Security Now 669: Cellular Location Privacy

SCOTUS Cell Phone Location Privacy This week we examine some new side-channel worries and vulnerabilities, did Mandiant “hack back” on China?, more trouble with browsers, the big Google Firebase mess, sharing a bit of my dead system resurrection, and a look at the recent Supreme Court decision addressing cellular location privacy.

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Smart Home Security Tips

Megan Morrone and Florence Ion talk to Stacey Higginbotham about tips for securing your smart home. The advantages and disadvantages of running devices on a guest network. Plus, how do you know if your devices are getting regular firmware updates.

This Week in Tech 673: The Prozac Dash Button

Reinventing Microsoft, Amazon’s push into healthcare, new Apple Maps, and more.

–Apple vs Samsung settled: our long international nightmare is over.
–A proposed US law has patent trolls jumping for joy.
–Amazon jumps into the healthcare business by buying online pharmacy PillPack.
–Foxcon’s new Wisconsin plant breaks ground.
–Yet another Facebook security breach, but this time a bug bounty program catches the leak.
–Twitter’s new Ad Transparency Center opens new avenues for journalists.
–The sky is falling in Fortnite.
–WPA3 could make Wi-Fi a lot more secure.
–California follows Europe down the data privacy road.
–Christina Warren knows all the Andromeda secrets, but she’s not talking.
–AOL Instant Messenger is reborn! –StumbleUpon is not. 😦

This Week in Tech 672: Meme the Queen

Two HUGE Supreme Court decisions, Apple admits its keyboards suck, Europe’s war on memes, and more.

— The US Supreme Court kills warrantless cell phone location fishing and okays state sales taxes on internet purchases.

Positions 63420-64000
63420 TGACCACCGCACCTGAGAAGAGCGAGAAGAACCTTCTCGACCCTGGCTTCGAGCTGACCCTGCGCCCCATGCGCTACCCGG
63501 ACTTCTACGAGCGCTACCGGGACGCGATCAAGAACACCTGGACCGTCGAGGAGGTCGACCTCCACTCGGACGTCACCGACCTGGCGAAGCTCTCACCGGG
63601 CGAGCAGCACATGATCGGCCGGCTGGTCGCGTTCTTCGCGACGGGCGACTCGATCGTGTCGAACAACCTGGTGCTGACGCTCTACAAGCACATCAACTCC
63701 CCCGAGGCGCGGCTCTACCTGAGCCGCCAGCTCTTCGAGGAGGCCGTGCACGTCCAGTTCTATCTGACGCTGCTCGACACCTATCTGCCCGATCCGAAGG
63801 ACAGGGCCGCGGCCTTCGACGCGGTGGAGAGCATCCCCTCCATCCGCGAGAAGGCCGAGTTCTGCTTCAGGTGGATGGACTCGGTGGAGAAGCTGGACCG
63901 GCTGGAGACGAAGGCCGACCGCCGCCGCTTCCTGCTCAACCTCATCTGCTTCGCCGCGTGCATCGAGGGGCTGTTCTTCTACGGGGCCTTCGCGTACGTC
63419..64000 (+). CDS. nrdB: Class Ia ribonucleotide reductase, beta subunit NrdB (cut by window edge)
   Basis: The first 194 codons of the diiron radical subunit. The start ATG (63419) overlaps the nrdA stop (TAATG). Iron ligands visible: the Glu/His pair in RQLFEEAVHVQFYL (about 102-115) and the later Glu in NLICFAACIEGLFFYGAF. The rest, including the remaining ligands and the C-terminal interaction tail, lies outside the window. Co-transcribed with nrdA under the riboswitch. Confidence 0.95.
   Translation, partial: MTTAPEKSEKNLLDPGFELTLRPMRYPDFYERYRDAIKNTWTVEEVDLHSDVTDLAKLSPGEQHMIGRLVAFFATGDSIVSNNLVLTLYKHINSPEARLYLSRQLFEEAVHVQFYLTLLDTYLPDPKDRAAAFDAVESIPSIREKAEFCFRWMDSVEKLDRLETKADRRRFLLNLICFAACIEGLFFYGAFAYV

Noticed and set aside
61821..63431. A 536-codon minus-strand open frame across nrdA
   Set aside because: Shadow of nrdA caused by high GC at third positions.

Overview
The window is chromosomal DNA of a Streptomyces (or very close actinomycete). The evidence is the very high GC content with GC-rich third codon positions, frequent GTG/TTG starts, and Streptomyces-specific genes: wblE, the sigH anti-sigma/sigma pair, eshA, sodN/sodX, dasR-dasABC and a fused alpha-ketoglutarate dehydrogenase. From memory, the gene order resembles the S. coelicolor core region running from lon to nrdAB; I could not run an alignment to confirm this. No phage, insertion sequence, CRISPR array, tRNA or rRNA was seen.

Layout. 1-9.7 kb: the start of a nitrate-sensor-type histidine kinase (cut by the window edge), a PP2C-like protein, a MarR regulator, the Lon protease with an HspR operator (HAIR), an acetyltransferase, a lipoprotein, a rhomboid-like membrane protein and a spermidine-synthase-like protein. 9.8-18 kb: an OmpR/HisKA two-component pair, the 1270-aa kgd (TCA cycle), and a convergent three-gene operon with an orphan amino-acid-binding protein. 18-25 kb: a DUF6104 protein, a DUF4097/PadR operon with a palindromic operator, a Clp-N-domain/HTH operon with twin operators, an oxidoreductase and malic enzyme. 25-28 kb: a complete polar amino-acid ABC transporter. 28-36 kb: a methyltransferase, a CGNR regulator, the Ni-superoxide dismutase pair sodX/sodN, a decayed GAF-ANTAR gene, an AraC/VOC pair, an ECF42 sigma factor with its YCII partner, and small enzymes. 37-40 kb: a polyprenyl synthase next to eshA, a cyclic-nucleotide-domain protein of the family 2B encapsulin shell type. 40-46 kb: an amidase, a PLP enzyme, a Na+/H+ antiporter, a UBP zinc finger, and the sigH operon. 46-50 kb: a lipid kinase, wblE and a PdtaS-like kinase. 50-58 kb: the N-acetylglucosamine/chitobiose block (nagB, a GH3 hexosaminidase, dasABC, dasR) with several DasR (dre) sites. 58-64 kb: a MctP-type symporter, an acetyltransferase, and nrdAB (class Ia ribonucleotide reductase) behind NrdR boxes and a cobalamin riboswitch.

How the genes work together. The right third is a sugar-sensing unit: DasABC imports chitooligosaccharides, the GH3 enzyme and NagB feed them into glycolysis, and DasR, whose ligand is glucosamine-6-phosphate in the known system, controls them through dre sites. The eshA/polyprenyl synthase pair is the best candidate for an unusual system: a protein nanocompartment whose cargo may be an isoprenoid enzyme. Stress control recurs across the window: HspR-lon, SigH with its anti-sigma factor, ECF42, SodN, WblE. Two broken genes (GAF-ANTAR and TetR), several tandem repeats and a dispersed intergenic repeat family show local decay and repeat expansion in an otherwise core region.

— Apple offers refunds on MacBook butterfly keyboard repairs and wants to let you use your iPhone to unlock your car.
— Amazon wants to put Alexa in your hotel room, and everywhere else.
— Professional videogames are going mainstream, with huge stadiums and $100 million prizes.
— A proposed European Union copyright law will declare war on memes.
— IGTV is Instagram’s attempt to jump on the online video bandwagon.
— Plus: transhumanism, Domino’s as an infrastructure company, and IBM’s new debate robot!

This Week in Tech 668: How Many Cups in a Stone?

–The FBI wants you to reboot your router right now. FBI agents have gained control of a huge Russian botnet. If your router is affected you just need to reboot it.
–Facebook and Russian ads – how should government react in the age of cyber warfare?
–Amazon sells facial recognition software to law enforcement officials. Is this an invasion of privacy, or a good example of public/private cooperation?
–Alexa records a couple’s conversation and sends it to a friend. Amazon has a convoluted explanation, but it may just come down to odds.
–Google’s AI can order you food, but Microsoft’s can check in on your feelings, at least in China.
–GDPR confusion takes news sites offline and sparks billions of dollars worth of lawsuits.
–Disney’s bid to buy Fox gets some competition from Comcast. Does this mean that Hulu is doomed?
–Senators call for investigation into fake pro-net neutrality comments
–Three charged in swatting death

Security Now 657: ProtonMail

This week we discuss “DrupalGeddon2”, Cloudflare’s new DNS offering, a reminder about GRC’s DNS Benchmark, Microsoft’s Meltdown meltdown, the persistent iOS QR Code flaw and its long-awaited v11.3 update, another VPN user IP leak, more bug bounty news, an ill-fated-seeming new eMail initiative, Free electricity, a policy change at Google’s Chrome store, another “please change your passwords” after another website breach, a bit of miscellany, a heart-warming SpinRite report, some closing the loop feedback from our terrific listeners, and a closer look at the Swiss encrypted ProtonMail service.

Updates for Spectre and Meltdown

Jason Howell and Megan Morrone talk to Ed Bott from the Ed Bott Report on ZDNet about what every Windows Admin needs to know about Spectre and Meltdown and four steps to keeping a level head during this vulnerability and the next. Plus, what might have happened if the update had been able to come out on Microsoft’s Patch Tuesday as planned, instead of being rushed because of the embargo breach.

This Week in Tech 648: Distracted by the Robots

The best explanation for the Meltdown and Spectre computer flaws comes from a comic strip. Apple eats crow over slowing iPhones. Magic Leap might not be vaporware after all – will this lead to the death of smartphones? CES 2018 predictions. Prediction #1: no Ajit Pai. SWATting death: who is to blame? Border agents phone searches are way up just as new rules limiting searches are drafted. Please stop giving this man money: Juicero founder now hawking bacteria-filled “raw water.”